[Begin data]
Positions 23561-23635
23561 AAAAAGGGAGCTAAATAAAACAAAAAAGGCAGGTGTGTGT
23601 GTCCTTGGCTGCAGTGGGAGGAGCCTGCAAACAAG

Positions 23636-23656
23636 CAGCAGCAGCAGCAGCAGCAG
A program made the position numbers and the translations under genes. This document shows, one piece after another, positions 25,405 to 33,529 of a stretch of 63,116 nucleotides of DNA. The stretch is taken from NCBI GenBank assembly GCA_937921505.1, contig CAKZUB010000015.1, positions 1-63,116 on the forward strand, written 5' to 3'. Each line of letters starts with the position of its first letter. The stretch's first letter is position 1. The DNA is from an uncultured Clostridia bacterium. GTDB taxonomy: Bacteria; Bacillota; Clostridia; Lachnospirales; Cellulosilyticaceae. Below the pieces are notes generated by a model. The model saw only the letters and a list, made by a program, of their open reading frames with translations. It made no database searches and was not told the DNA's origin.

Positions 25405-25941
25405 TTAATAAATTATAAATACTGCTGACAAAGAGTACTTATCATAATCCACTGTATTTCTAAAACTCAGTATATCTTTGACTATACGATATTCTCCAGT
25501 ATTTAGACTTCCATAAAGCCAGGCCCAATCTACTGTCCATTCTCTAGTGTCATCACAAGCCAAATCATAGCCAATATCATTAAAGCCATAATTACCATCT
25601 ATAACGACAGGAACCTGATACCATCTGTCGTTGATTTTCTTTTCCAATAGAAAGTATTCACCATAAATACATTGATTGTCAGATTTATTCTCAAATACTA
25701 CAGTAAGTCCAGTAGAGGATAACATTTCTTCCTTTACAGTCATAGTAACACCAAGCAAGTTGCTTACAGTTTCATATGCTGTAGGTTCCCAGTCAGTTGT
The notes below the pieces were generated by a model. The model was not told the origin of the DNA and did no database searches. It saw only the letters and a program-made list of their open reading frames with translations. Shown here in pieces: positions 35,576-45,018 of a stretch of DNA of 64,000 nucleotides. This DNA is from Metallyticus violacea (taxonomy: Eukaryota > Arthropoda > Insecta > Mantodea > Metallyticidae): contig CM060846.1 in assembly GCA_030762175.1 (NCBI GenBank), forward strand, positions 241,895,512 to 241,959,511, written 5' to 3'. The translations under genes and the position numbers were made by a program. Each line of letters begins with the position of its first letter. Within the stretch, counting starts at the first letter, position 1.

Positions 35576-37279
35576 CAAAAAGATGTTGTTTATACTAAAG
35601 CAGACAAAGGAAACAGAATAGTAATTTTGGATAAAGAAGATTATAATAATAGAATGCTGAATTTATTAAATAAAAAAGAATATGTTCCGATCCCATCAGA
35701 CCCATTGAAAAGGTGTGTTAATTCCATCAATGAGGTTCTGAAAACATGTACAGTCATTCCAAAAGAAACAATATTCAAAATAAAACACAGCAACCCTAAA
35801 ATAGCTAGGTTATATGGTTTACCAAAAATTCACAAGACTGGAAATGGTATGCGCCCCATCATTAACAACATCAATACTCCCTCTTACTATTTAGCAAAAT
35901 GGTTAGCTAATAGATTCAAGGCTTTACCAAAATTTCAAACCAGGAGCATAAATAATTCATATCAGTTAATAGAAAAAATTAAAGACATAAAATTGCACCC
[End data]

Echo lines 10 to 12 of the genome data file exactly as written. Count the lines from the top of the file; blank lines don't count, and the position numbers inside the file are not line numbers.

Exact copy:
25601 ATAACGACAGGAACCTGATACCATCTGTCGTTGATTTTCTTTTCCAATAGAAAGTATTCACCATAAATACATTGATTGTCAGATTTATTCTCAAATACTA
25701 CAGTAAGTCCAGTAGAGGATAACATTTCTTCCTTTACAGTCATAGTAACACCAAGCAAGTTGCTTACAGTTTCATATGCTGTAGGTTCCCAGTCAGTTGT
The notes below the pieces were generated by a model. The model was not told the origin of the DNA and did no database searches. It saw only the letters and a program-made list of their open reading frames with translations. Shown here in pieces: positions 35,576-45,018 of a stretch of DNA of 64,000 nucleotides. This DNA is from Metallyticus violacea (taxonomy: Eukaryota > Arthropoda > Insecta > Mantodea > Metallyticidae): contig CM060846.1 in assembly GCA_030762175.1 (NCBI GenBank), forward strand, positions 241,895,512 to 241,959,511, written 5' to 3'. The translations under genes and the position numbers were made by a program. Each line of letters begins with the position of its first letter. Within the stretch, counting starts at the first letter, position 1.